Navigation Links
Study: Motivational interviewing helps reduce home secondhand smoke exposure
Date:6/25/2014

A Johns Hopkins-led research team has found that motivational interviewing, along with standard education and awareness programs, significantly reduced secondhand smoke exposure among children living in those households.

Motivational interviewing, a counseling strategy that gained popularity in the treatment of alcoholics, uses a patient-centered counseling approach to help motivate people to change behaviors. Experts say it stands in contrast to externally driven tactics, instead favoring to work with patients by acknowledging how difficult change is and by helping people devise and implement practical plans for change when they are ready.

In a report published online on June 15 in the American Journal of Respiratory and Critical Care Medicine, the research team says caregivers of children who received motivational interviewing combined with smoking risk education were more likely than a comparison group to set up home smoking bans and reduce harmful secondhand smoke exposure, as measured by air nicotine levels in the homes.

For the study, the investigators recruited 330 children enrolled in the Baltimore City Head Start school program whose caregivers reported a smoker living in the children's homes. Head Start serves low-income, predominantly minority preschool children and families. All of the caregivers received educational materials and participated in activities created by the Environmental Protection Agency, and all were asked to participate in secondhand smoke exposure education and awareness programs at their Head Start locations.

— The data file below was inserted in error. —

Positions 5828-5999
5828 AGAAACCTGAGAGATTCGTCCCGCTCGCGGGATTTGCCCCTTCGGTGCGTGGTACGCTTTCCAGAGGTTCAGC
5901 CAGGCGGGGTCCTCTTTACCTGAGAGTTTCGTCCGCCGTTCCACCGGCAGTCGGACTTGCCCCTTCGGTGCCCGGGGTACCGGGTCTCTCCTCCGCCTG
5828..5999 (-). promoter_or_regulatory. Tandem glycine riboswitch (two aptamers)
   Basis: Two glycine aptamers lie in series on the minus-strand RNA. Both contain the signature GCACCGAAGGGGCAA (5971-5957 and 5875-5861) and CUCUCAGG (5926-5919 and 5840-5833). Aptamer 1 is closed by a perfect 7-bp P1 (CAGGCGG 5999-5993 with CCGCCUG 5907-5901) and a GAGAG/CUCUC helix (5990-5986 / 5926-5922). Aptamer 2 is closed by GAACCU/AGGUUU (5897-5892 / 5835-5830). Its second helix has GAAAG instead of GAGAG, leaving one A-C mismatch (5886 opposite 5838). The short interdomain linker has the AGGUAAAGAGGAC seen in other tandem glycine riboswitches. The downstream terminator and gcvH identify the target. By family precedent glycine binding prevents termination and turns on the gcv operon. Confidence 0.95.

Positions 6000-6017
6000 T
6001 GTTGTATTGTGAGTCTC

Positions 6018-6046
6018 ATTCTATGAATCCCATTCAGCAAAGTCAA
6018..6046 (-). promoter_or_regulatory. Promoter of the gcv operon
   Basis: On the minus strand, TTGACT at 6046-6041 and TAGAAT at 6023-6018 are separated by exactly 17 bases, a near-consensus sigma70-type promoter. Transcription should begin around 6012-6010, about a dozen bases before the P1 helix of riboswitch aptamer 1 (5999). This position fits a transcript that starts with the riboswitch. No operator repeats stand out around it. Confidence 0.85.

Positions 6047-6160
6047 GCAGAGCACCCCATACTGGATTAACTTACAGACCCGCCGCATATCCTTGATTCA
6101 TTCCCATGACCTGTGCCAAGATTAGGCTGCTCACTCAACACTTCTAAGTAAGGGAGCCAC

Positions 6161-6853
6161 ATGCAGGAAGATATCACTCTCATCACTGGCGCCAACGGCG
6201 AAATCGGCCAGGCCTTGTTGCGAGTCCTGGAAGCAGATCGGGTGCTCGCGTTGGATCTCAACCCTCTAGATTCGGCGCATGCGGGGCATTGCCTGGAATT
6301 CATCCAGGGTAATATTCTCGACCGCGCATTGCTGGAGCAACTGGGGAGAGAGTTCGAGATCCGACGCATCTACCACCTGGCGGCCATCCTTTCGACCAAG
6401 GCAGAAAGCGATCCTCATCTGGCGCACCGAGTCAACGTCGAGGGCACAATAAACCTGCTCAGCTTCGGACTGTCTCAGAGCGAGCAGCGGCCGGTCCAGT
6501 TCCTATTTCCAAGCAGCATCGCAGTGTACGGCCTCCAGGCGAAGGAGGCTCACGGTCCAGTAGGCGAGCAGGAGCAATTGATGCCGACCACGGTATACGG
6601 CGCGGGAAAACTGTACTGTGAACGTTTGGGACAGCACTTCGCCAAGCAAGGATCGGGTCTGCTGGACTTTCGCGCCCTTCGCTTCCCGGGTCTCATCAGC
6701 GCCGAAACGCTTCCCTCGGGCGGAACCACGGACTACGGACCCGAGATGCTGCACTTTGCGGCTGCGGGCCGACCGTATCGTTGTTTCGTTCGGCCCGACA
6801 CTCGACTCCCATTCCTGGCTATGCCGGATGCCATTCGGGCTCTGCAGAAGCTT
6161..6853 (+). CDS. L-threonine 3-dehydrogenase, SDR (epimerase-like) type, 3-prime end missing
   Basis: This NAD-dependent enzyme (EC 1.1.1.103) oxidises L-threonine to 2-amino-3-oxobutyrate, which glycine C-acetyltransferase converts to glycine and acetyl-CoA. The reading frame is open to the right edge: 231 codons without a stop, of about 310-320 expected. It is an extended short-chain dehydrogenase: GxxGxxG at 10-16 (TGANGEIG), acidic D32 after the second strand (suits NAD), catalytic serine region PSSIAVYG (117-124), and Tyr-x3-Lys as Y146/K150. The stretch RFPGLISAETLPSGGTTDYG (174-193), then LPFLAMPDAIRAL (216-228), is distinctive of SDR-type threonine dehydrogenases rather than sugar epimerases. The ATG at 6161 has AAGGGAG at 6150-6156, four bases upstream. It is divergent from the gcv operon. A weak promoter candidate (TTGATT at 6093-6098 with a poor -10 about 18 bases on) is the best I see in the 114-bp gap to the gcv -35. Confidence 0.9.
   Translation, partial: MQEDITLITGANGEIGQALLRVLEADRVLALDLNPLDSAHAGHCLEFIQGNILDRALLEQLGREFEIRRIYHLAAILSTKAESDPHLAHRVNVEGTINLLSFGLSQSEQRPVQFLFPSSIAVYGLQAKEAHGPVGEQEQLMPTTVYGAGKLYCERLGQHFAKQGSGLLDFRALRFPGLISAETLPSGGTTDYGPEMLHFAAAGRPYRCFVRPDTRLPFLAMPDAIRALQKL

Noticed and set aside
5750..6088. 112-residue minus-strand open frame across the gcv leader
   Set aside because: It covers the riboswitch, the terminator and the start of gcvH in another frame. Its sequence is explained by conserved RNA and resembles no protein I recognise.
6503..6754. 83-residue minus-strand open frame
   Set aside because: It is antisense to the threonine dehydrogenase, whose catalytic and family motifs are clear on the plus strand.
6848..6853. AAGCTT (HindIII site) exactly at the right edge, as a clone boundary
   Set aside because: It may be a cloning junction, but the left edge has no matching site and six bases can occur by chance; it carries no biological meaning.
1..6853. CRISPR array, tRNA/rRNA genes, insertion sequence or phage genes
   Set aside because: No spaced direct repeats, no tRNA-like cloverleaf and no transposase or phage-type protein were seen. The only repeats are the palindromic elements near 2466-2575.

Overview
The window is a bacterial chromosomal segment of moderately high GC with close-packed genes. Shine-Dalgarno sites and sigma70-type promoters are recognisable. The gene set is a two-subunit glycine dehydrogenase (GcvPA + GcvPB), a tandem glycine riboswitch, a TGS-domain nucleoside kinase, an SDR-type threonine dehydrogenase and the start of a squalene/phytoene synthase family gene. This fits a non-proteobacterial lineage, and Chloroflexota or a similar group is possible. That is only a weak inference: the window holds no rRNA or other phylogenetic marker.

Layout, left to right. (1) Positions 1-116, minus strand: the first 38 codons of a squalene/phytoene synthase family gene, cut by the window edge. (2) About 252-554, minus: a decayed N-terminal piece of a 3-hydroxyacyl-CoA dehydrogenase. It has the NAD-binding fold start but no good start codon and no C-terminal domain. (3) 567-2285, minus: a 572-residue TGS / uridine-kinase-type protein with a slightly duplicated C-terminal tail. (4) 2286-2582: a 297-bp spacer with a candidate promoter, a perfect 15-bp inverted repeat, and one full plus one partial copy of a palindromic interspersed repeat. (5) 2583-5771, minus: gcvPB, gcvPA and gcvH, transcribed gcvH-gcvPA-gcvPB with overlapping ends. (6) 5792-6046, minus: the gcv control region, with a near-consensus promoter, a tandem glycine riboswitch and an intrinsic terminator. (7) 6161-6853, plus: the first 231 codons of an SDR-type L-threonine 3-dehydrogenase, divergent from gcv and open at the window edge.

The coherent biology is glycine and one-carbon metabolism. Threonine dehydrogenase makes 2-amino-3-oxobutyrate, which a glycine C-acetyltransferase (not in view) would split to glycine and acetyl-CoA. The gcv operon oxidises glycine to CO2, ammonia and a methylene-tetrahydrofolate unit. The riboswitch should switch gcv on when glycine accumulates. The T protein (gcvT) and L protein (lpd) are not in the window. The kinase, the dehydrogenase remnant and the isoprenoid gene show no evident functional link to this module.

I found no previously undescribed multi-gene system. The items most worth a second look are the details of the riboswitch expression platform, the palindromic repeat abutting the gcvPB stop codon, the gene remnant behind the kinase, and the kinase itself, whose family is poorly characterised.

Some of the caregivers were randomly assigned to also receive motivational interviewing. The motivational interviewing counseling comprised five sessions over three months with a trained health counselor, which were designed to help caregivers set up a home smoking ban and encourage smokers to quit. The homes of those in the motivational interviewing-plus-education group showed significantly lower air nicotine levels compared to the homes of the education-only group. The researchers observed a 17 percent increase in prevalence of home smoking bans in the motivational interviewing group, compared to a 7 percent increase in the education-only group. They also saw a 13 percent decrease in smokers in the motivational interviewing group, compared with a 5 percent decrease in the education-only group.

"The lowered secondhand smoke exposure in the motivational interviewing group is important, because children in Head Start communities are at high risk for asthma and other disorders linked to such exposure," says report lead author Michelle N. Eakin, Ph.D., assistant professor of medicine in the Division of Pulmonary and Critical Care Medicine in the Johns Hopkins University School of Medicine. "We know from this study that people can change behavior, but to do so, raising awareness and educating them is not enough."

Eakin says secondhand smoke exposure is a well-documented and significant threat to children's respiratory health. It plays a role in sudden infant death syndrome, middle ear disease, pneumonia and bronchitis. Low-income and minority families are at an especially high risk for secondhand smoke exposure, she says.